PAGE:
(Russian football musical theme)
|At a football match in Russia.|
All British football fans know the Match of the Day musical theme. In fact, every British knows it. It is so ubiquitous, so well known that it is associated with football in general. Match of the Day, the BBC TV programme itself is one of the longest running. It's begun over fifty years ago, in 1964. The musical theme, however, was composed only in 1970 especially for Match of the Day by Barry Stoller.
Russians have their own football theme called the Football March ("Футбольный марш", wikipedia in Russian). It was composed in 1938 by Matvey Blanter, one of the most prolific Soviet musicians. The march is in E-flat major. It opens with a vibraphone (similar to xylophone) jingle, that is often used separately on radio and TV, and then the full brass orchestra steps in triumphantly.
The melody is still used throughout the former Soviet Union, not just Russia herself. Blanter is, perhaps, most famous for the iconic 'Katyusha', also composed in 1938. According to chess grand-master and musician Mark Taimanov, in his study, Shostakovich, who was the first to listen to the Football March, had a Blanter's portrait hanging next to the one of Beethoven.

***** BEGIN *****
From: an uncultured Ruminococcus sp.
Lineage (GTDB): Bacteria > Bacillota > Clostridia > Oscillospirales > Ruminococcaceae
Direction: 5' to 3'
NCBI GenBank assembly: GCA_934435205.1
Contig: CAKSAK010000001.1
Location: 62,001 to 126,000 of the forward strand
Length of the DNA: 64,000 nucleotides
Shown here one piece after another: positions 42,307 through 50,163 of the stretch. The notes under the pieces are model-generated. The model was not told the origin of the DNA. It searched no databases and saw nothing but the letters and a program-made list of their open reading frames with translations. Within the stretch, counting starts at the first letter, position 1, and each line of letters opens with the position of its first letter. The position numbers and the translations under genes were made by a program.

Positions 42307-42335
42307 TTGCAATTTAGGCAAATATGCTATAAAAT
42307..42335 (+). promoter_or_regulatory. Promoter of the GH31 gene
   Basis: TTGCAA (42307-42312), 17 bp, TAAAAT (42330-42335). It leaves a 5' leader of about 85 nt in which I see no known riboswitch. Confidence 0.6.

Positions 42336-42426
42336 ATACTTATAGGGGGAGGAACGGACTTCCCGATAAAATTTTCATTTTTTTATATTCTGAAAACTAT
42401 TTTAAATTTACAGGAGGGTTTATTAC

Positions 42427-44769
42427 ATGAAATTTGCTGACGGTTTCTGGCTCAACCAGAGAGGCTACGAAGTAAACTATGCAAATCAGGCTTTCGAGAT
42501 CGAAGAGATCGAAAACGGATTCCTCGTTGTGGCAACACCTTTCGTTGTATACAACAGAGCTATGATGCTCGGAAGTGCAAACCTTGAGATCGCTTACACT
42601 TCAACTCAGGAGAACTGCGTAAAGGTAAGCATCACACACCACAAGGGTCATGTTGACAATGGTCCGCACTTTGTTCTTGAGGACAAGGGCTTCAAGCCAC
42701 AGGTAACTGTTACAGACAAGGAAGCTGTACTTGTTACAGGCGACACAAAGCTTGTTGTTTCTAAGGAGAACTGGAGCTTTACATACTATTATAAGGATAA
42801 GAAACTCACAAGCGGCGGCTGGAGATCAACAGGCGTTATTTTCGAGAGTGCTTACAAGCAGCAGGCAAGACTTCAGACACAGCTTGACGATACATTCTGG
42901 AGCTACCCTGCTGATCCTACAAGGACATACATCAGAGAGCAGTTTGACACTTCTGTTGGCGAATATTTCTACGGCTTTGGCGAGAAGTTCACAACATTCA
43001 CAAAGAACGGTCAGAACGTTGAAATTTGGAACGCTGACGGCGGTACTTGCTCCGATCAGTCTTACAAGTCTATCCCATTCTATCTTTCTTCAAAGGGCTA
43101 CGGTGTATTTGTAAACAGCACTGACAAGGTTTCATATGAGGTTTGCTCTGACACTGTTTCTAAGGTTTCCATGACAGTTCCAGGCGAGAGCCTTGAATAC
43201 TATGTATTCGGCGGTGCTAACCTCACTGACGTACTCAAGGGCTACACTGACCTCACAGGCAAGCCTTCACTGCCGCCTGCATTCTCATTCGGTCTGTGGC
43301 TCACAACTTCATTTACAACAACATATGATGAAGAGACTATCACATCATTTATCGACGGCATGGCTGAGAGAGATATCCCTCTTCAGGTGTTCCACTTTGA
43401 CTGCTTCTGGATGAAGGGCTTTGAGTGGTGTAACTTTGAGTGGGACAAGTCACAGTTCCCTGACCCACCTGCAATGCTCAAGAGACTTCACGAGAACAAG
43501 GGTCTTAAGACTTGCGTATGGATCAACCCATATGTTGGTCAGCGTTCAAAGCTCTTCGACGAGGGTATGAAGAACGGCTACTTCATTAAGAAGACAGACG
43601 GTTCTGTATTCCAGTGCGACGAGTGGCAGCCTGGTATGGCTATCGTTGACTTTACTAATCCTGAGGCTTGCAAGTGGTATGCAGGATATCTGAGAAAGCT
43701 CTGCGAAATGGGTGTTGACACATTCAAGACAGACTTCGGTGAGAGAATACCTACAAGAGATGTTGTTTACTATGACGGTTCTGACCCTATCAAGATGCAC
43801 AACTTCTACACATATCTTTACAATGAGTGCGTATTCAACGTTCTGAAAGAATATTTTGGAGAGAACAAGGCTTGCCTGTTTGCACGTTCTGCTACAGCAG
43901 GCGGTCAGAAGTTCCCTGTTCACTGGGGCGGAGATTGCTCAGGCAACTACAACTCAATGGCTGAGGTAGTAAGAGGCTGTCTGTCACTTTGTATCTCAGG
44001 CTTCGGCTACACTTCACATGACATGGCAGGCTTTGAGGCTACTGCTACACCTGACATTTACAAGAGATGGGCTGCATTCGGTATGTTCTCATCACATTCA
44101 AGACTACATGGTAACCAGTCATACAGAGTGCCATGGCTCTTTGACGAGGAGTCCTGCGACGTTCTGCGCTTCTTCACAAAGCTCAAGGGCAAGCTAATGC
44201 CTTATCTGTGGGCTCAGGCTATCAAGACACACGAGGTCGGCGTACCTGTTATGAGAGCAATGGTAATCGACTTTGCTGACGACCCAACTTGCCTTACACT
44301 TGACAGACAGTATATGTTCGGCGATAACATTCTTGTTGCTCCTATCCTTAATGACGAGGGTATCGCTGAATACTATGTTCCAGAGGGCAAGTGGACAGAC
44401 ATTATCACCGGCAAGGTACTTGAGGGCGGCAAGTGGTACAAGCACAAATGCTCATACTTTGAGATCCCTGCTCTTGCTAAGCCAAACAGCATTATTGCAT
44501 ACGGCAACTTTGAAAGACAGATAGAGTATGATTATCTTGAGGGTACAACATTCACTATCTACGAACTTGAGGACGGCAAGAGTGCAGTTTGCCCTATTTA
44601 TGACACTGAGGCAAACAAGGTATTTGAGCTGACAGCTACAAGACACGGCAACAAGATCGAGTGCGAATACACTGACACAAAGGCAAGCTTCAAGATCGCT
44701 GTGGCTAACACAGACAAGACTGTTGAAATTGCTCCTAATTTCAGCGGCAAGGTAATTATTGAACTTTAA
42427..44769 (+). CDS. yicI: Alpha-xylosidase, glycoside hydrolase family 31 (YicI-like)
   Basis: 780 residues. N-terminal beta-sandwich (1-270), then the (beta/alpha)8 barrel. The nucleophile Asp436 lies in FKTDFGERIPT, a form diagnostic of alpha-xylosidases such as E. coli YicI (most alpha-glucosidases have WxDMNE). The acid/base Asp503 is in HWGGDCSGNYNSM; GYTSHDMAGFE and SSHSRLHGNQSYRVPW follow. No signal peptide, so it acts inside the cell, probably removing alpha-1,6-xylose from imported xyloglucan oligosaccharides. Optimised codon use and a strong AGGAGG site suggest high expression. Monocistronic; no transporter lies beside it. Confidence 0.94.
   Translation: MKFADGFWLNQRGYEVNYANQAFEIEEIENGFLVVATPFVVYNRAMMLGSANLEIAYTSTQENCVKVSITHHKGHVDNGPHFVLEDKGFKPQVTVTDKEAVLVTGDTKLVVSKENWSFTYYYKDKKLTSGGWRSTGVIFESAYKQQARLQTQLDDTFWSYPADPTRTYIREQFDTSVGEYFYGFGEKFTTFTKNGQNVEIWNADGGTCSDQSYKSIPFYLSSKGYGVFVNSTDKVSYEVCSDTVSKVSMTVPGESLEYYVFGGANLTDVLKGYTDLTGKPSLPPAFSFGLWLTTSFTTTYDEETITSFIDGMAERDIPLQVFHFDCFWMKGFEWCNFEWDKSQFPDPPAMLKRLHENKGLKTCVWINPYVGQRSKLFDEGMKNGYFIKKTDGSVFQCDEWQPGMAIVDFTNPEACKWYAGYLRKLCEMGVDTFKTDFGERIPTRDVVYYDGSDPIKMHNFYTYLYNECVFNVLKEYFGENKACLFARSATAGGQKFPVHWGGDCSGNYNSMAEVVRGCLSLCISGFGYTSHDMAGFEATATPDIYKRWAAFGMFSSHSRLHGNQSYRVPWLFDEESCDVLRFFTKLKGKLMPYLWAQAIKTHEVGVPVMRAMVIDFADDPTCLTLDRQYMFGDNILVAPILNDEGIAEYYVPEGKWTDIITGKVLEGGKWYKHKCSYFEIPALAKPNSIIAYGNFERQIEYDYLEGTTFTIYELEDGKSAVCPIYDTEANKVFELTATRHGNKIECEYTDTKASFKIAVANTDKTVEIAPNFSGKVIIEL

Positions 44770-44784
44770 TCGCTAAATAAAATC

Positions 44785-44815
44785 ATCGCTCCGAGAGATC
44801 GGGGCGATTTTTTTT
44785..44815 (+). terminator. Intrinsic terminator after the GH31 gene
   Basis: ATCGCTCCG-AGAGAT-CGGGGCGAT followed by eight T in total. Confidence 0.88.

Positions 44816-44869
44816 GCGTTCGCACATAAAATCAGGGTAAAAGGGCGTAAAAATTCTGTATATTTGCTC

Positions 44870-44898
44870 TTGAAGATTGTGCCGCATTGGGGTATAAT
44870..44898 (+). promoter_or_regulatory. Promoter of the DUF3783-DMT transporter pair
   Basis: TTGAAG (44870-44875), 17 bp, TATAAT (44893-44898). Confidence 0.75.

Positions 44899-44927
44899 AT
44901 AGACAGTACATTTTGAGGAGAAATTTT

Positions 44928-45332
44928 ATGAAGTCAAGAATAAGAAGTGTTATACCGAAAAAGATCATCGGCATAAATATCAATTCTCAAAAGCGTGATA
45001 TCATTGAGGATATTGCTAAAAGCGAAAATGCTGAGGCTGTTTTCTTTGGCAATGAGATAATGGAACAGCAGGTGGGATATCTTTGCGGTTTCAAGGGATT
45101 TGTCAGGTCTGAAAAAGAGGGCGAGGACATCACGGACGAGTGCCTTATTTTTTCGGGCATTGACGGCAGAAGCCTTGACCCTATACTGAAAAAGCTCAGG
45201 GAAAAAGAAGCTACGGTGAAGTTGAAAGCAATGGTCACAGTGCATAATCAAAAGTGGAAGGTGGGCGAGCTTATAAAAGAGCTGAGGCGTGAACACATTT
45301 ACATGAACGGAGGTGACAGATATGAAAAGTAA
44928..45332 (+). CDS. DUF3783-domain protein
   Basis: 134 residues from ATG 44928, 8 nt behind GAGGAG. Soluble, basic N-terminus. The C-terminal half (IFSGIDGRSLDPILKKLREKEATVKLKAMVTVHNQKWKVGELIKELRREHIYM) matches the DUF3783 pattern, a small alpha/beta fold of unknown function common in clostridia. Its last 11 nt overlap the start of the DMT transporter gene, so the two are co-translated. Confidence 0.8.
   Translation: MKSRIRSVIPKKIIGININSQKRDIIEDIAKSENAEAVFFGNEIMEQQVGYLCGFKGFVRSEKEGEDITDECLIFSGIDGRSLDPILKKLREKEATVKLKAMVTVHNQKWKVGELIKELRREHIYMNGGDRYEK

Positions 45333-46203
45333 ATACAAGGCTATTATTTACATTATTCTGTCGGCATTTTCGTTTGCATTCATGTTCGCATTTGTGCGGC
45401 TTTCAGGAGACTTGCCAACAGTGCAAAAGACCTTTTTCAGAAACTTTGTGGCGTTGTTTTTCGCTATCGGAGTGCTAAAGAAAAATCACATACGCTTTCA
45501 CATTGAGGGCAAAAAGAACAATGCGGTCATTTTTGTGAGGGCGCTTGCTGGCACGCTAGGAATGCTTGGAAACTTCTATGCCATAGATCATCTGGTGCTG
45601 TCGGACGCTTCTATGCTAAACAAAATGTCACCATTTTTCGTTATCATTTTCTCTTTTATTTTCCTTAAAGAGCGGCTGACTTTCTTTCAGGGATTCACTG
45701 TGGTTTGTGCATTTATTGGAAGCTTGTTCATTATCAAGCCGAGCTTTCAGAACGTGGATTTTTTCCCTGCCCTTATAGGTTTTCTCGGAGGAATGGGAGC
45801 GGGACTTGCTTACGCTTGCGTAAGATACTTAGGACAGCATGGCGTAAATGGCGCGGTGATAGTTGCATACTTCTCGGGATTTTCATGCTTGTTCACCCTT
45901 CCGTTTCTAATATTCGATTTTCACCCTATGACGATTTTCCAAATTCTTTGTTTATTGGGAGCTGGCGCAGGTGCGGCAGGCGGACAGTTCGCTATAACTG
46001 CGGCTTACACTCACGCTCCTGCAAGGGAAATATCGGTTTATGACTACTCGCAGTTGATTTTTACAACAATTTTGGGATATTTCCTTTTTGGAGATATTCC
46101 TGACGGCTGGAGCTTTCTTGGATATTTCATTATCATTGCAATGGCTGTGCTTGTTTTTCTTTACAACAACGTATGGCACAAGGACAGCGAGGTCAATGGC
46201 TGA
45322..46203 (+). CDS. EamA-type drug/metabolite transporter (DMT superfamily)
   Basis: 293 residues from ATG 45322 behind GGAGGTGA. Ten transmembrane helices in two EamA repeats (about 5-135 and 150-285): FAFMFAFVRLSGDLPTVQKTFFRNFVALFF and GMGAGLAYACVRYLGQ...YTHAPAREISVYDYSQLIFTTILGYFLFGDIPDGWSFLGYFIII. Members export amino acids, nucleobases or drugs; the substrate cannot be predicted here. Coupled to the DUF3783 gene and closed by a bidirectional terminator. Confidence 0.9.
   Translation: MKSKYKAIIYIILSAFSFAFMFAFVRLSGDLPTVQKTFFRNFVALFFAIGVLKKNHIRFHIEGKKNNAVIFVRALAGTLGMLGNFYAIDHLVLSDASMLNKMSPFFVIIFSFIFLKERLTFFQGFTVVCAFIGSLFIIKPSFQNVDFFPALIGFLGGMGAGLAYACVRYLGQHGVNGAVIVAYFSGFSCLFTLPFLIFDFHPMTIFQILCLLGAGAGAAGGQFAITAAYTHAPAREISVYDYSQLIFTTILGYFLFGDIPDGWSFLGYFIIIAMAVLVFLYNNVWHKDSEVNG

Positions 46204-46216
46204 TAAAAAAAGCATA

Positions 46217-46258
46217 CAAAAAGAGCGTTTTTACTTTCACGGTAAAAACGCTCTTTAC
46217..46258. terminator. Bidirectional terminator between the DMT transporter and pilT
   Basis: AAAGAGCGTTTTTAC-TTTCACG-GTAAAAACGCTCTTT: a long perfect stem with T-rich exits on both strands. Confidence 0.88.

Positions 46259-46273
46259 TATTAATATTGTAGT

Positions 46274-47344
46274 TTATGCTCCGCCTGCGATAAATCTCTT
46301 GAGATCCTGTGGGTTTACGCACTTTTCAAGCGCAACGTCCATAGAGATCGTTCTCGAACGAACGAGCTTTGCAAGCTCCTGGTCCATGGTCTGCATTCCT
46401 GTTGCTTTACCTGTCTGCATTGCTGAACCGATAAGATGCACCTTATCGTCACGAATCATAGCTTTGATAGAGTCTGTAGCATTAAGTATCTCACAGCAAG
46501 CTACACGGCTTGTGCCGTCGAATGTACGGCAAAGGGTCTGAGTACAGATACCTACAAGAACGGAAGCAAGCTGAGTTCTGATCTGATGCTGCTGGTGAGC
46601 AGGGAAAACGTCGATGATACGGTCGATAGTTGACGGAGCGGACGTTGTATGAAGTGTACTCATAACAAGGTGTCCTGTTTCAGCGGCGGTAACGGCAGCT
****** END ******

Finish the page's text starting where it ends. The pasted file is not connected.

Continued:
Read Tetradki post about Match of the Day in Russian here.
Alexander Yakovlev's 1968 photo (©)
shows Dynamo Moscow's legendary goalkeeper
Lev Yashin and the captain of Dynamo
at the time Viktor Anichkin
(first from right, no relation to the editor of Tetradki).
Republished by permission.
Watch a Russian TV programme about the Football Match story here, in Russian, in Russian with vintage footage.
Here is the full version of the Football March, followed by a 1955 animated film 'A Marvelous Match' ("Необыкновенный матч") with a version of the Football Match theme played from 9:55 minutes into the film.
Football March theme is at 9:55 min into the film —